An apparent consensus is forming among HE sector organisations that it is possible to offer incoming students an experience of a comparable quality to the one they originally signed up for, even with all the restrictions arising from Covid-19.
How do we know? We’re awash with principles, from Universities UK’s principles for emergence from lockdown, to the Quality Assurance Agency’s principles for preserving quality and standards in 2020-21.
Boiled down to their essentials, both documents state that in planning their September offer universities should comply with public health guidance to protect the wellbeing of staff and students, deliver learning and teaching of an equivalent quality to that which was previously on offer, and engage with various stakeholder groups – staff, students, the community – in doing so.
These sorts of documents are very familiar to the UK higher education sector. They’re designed to offer assurance to the public – and, these days, to students – that universities have collectively got a grip on the issues, without specifying the exact ways any individual university should be operating.
On a pragmatic level they maintain the sense of a “sector” while accounting for institutional diversity, especially smaller and specialist providers. And, for the universities that either haven’t really got a grip and need a nudge, or have a grip but need the reassurance that they are about equally grippy to everyone else, they function as a reference point without actually stamping all over university autonomy.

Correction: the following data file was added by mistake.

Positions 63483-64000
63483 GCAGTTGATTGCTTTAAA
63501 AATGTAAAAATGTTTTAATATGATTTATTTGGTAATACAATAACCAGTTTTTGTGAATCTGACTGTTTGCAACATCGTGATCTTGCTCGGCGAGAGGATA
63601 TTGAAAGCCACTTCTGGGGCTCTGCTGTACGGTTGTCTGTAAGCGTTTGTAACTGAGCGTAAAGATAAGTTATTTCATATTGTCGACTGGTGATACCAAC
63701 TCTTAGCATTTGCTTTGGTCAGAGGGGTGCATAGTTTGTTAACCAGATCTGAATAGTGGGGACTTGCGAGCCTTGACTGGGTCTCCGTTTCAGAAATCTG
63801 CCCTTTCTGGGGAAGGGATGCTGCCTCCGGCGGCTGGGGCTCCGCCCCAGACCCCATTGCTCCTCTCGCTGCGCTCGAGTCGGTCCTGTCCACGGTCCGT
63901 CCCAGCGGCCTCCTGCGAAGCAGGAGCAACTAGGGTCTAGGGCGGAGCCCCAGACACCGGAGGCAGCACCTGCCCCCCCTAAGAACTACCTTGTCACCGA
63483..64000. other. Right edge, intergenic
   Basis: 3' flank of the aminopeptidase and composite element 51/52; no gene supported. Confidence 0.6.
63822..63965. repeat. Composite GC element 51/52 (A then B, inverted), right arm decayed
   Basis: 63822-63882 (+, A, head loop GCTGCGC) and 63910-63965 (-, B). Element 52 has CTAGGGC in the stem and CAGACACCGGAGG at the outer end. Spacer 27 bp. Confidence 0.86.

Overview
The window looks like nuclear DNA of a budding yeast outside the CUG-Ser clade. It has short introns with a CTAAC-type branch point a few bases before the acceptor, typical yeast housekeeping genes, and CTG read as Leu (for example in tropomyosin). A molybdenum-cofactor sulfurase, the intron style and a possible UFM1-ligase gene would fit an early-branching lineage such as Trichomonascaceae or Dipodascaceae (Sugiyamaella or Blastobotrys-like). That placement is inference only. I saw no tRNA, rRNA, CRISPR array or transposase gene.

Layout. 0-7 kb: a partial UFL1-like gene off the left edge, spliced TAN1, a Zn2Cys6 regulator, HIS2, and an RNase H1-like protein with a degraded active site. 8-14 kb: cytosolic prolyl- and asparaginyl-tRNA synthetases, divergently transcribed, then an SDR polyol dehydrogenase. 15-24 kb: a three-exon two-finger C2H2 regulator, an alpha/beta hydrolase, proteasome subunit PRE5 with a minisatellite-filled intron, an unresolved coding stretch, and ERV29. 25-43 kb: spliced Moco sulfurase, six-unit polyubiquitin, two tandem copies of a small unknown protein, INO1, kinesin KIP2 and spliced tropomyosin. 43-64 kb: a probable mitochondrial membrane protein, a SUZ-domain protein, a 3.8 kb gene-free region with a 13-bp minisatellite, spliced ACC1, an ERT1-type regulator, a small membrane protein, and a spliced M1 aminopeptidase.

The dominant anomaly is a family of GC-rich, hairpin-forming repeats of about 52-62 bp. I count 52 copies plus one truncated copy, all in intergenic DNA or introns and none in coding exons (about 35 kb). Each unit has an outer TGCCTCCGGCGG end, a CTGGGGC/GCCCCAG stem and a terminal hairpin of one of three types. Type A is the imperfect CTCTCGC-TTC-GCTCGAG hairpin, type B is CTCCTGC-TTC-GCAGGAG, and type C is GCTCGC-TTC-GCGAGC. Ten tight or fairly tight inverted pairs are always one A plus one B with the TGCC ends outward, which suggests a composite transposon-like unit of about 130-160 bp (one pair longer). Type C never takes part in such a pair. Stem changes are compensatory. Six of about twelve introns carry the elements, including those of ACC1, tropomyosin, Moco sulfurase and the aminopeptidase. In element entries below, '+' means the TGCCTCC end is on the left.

In essence they meet universities’ needs more than they meet the needs of the public and students for clarity in communications. They’re perfectly designed to shape a meeting agenda and create a set of action points and accountabilities – the QAA document even asks, rhetorically, whether universities should be setting up a steering group to oversee 2020-21 planning.
The question, though, is whether this hybrid part-assurance, part-guidance approach is the right thing for the present times.
The principles approach doesn’t question whether it’s possible or feasible for universities to comply with the principles. It doesn’t create mechanisms to check whether universities are complying, or penalties for those who are found to not be. In that sense, it offers no assurance whatsoever.
Altruism and self-interest
Where you stand on this issue almost certainly depends on where you fall on the “knights or knaves” continuum set out by Julian Le Grand in his examination of public policy in the context of public services.
If you hold – as I suspect most people who work in universities do – that the people who work in universities have generally altruistic motives, are competent, creative people, and are committed to doing the right thing, you’ll point out that courses are designed by professionals who know their subjects and students well, and that universities have robust internal quality processes.
People at this end of the spectrum tend to characterise the relationship with students as one of trust and confidence – students may not get what they’d hoped for, but their university will work hard to make it up to them in other ways. This, I think, also accounts for some of the more upbeat narratives emerging from some universities – when competent, creative people are confronted with a challenge, they tend to look for the opportunities to innovate and make positive change.